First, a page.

New Coke is another spectacular flop that marketing and business experts study. The year was 1985, and Coca-Cola had been struggling to gain ground against other competitors in the soda business. The company found out through blind taste tests that consumers preferred Pepsi's flavor. In a bold move, Coca-Cola scrapped the formula it had used for 99 years and replaced it with New Coke, a sweeter recipe that tasted more like Pepsi.

Shortly after the rollout, the company began fielding thousands of phone calls daily from angry customers. It got to the point that they even had to hire new operators. People took to the streets in protest, pouring cans of New Coke down drains, and the company was even hit with a lawsuit demanding that it return to the original formula. Despite successful results from studies that showed people liked New Coke's taste better, the message was clear — don't mess with the brand that consumers have grown loyal to. In less than three months, Coca-Cola switched gears and brought back the original recipe. It was such a monumental announcement that a "General Hospital" episode was interrupted to break the news. Sales of Coca-Cola skyrocketed after the change.

After years of decreased circulation, New Coke, renamed Coke II, was finally discontinued in 2002. It's arguably the biggest soda flop in the history of the beverage, though it worked out in the end.

16. OK Soda

Nine years after New Coke flopped, it happened again, with a drink solely aimed at quenching the disaffected youth — OK Soda. The name was a nod to the most popular word in the world at the time (Coca-Cola was 2nd), and also to capture the ho-hum spirit behind the drink. Brian Lanahan, manager of special projects for Coke's marketing division, told Time Magazine, "It underpromises," adding "It doesn't say, 'This is the next great thing.'"

OK Soda's flavor profile had been described as a fruity mix of all Coca-Cola products that the company basically said couldn't be fully defined. While a lot of work went into its taste, perhaps even more of an effort was placed into the marketing of OK Soda. It's not often a soda gets a black and white yet sleek can designed by the likes of Calef Brown, Charles Burns, Daniel Clowes, and David Cowles. The soda also boasted a cheeky chain letter, and a phone number, 1-800-I-FEEL-OK, where callers would voice their feelings of the drink, or listen to others' have their OK say about it.

By the fall of 1995, not all was OK with OK Soda. While over a million cases were sold in a mere 11 test markets, Coca-Cola was no longer sold on the idea and pulled the plug. While the original OK Soda is not likely to come back, it did inspire Evan Nied to launch the similarly stylized OK Energy drink in 2024.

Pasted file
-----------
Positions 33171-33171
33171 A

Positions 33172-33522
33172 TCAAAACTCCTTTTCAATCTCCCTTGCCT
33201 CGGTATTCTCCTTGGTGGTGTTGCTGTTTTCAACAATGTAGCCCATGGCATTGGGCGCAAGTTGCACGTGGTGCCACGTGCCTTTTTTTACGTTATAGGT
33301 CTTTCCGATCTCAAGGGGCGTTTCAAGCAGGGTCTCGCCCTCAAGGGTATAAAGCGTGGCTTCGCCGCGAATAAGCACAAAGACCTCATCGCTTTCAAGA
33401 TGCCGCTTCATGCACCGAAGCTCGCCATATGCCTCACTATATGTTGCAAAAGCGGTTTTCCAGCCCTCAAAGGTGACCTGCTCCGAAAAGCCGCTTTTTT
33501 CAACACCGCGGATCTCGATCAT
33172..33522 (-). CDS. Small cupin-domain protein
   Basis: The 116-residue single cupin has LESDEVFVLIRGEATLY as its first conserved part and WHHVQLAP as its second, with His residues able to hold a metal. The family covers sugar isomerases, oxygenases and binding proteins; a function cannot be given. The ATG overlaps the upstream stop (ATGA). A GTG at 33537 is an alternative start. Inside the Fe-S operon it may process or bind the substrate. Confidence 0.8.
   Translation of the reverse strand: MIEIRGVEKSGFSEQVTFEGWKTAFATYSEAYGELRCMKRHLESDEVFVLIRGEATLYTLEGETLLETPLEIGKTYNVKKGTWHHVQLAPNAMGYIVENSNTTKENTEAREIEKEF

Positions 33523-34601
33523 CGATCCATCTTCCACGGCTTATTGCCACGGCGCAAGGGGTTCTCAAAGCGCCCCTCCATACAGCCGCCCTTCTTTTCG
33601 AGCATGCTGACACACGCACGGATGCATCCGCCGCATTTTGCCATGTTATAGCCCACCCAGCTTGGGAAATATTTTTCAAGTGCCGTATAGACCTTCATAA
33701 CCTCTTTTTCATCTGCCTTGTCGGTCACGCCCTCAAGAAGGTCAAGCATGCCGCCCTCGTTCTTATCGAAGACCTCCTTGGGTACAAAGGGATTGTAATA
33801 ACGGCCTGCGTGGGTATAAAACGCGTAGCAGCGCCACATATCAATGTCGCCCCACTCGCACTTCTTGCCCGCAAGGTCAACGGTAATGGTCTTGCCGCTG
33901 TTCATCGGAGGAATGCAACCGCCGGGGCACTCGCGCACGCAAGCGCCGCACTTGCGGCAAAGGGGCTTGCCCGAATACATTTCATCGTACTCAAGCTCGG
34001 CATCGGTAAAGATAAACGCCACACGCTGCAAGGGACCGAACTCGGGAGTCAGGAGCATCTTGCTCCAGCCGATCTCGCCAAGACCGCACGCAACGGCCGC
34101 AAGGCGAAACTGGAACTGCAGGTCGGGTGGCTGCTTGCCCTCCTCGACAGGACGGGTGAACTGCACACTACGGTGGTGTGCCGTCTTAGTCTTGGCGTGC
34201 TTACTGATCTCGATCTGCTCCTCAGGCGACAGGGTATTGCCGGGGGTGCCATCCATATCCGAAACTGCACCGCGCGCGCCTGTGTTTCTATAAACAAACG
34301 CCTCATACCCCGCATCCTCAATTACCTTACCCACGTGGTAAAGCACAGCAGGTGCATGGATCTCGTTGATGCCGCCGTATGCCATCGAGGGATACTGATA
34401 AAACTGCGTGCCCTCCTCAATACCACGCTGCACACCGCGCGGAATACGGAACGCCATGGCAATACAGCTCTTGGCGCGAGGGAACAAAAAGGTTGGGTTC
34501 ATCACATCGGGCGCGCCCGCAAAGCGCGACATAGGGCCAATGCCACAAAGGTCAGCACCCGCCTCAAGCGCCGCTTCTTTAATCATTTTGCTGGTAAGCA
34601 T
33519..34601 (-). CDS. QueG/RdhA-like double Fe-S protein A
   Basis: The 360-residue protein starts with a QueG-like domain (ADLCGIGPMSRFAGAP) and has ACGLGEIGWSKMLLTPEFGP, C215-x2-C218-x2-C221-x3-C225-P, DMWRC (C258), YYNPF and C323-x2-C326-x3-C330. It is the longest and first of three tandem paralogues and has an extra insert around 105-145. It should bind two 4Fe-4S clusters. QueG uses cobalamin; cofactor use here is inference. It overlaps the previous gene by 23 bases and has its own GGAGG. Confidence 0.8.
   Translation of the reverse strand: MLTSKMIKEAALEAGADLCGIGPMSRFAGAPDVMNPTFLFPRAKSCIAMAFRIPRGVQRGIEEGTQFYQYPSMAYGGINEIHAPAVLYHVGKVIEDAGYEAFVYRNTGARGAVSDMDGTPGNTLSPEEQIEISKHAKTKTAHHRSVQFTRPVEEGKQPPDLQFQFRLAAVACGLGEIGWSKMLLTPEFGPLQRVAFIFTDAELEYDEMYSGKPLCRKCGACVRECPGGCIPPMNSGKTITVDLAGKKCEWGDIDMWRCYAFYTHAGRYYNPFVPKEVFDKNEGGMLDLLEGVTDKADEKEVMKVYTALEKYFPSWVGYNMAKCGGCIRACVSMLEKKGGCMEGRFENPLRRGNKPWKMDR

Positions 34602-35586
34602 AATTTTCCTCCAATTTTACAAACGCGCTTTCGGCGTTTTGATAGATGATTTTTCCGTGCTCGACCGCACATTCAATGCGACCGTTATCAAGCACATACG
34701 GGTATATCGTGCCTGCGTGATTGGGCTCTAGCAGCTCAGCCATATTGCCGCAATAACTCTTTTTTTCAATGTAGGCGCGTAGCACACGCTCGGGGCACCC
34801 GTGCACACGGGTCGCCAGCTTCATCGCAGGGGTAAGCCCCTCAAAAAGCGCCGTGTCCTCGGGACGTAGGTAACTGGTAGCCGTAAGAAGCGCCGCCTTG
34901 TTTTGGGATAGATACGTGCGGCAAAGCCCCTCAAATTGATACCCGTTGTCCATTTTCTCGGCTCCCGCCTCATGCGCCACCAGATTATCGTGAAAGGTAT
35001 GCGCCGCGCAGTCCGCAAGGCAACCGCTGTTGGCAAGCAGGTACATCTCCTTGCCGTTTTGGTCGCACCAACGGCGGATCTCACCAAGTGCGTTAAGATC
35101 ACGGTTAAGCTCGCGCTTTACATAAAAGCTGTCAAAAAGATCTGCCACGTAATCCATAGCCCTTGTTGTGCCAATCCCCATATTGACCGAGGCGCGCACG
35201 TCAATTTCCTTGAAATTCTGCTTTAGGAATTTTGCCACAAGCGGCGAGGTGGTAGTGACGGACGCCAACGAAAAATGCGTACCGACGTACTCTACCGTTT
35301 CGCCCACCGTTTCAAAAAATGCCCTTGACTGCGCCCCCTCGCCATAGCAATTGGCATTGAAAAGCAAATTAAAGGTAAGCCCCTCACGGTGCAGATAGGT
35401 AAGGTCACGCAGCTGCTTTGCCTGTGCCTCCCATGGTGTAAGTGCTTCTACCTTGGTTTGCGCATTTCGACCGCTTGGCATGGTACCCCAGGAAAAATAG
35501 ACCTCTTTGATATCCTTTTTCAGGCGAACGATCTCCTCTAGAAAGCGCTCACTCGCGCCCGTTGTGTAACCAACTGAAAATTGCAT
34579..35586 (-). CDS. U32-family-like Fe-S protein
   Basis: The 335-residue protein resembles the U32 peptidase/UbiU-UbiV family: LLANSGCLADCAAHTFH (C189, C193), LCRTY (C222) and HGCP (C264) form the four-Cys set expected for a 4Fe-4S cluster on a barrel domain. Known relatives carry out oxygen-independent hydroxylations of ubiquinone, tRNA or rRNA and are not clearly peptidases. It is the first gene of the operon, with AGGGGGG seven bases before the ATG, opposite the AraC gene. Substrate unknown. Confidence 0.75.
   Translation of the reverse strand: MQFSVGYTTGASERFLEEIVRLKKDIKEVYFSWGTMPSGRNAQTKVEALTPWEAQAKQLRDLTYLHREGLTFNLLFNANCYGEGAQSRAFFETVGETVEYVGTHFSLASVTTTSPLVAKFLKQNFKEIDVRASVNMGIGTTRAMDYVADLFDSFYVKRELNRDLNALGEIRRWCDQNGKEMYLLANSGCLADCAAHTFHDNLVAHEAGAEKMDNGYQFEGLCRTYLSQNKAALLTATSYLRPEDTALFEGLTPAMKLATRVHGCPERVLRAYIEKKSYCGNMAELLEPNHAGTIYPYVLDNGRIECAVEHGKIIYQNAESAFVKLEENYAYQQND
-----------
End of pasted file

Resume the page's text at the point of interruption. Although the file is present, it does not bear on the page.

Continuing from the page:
17. Coca-Cola Blak

In 2004, Coca-Cola began brewing a cola-coffee hybrid beverage. It went by 25 different names before the company settled on Coca-Cola Blak, which launched in early 2006. In a press release, Marc Mathieu, vice president, Global Core Brands, The Coca-Cola Company, said, "It is a blend of unique Coke refreshment with the true essence of coffee and has a rich smooth texture and has a coffee-like froth when poured." He added, "We believe we have created a new category of soft drink — an adult product in a carbonated beverage — and a whole new drinking experience."

The beverage's logo stylized the name as "BlāK," and blended in with the label's wavy black and gold coffee tones. It was packaged in an 8-ounce bottle reminiscent of the classic Coca-Cola glass bottle shape. Reviews were mixed, with Kelly Ripa likening it to a 7-Eleven cola Slurpee, and her one-time co-host, Anderson Cooper, expressing his opinion by humorously spitting the drink out when Kelly wasn't looking.

Coca-Cola Blak started to go black by the end of summer 2007, and lasted in the United States until all the remaining concentrate syrups had been used up. Coca-Cola has yet to give up on the idea of a coffee cola. It launched Coca-Cola with Coffee in 2021 before discontinuing it in the United States by the end of the following year. Perhaps yet another iteration is currently in the works.